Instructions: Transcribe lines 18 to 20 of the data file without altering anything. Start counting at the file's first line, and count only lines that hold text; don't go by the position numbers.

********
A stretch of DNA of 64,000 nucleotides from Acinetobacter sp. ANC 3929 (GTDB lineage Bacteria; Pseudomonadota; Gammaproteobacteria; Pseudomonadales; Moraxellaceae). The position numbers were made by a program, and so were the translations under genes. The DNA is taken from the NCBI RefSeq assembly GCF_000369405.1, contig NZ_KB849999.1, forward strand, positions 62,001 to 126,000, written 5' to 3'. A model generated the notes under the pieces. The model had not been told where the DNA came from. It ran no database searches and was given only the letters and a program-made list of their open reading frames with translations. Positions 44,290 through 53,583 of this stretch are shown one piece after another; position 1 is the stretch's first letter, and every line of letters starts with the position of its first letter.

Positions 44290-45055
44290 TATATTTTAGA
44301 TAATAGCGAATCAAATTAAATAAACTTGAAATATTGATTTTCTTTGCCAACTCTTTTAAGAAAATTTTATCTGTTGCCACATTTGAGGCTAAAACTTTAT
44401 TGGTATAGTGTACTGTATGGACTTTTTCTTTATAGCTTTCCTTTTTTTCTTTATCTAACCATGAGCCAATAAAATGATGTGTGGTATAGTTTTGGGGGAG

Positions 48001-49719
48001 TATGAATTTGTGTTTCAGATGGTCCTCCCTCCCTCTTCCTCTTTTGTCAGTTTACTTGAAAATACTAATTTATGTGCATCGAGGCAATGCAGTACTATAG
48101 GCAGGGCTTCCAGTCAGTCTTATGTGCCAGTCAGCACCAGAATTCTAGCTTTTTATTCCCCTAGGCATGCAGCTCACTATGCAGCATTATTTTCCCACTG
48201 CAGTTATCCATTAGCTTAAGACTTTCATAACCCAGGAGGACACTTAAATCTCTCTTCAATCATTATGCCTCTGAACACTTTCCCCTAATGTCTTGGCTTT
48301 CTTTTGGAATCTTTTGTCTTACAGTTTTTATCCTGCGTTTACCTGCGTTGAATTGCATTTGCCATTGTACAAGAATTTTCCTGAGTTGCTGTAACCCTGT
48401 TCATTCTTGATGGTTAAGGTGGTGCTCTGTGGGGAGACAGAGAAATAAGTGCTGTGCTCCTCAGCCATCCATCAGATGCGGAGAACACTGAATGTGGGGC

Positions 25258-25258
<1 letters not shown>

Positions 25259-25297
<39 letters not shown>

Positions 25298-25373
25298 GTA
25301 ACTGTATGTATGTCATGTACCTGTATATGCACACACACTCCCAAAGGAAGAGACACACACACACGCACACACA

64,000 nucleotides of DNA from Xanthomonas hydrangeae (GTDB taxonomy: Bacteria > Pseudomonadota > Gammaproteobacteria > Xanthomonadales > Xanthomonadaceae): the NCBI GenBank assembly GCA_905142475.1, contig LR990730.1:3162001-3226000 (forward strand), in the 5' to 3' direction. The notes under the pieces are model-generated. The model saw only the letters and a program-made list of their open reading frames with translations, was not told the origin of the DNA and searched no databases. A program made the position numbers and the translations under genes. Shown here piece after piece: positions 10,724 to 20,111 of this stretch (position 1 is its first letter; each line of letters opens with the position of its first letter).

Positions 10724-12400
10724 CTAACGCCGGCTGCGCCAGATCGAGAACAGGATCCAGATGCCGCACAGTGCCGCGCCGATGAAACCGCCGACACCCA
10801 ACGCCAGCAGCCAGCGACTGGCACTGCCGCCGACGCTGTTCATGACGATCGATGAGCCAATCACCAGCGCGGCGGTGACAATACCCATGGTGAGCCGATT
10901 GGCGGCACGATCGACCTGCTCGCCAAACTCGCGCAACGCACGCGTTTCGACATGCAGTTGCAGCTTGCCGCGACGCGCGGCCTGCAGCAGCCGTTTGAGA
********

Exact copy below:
25301 ACTGTATGTATGTCATGTACCTGTATATGCACACACACTCCCAAAGGAAGAGACACACACACACGCACACACA

64,000 nucleotides of DNA from Xanthomonas hydrangeae (GTDB taxonomy: Bacteria > Pseudomonadota > Gammaproteobacteria > Xanthomonadales > Xanthomonadaceae): the NCBI GenBank assembly GCA_905142475.1, contig LR990730.1:3162001-3226000 (forward strand), in the 5' to 3' direction. The notes under the pieces are model-generated. The model saw only the letters and a program-made list of their open reading frames with translations, was not told the origin of the DNA and searched no databases. A program made the position numbers and the translations under genes. Shown here piece after piece: positions 10,724 to 20,111 of this stretch (position 1 is its first letter; each line of letters opens with the position of its first letter).

Positions 10724-12400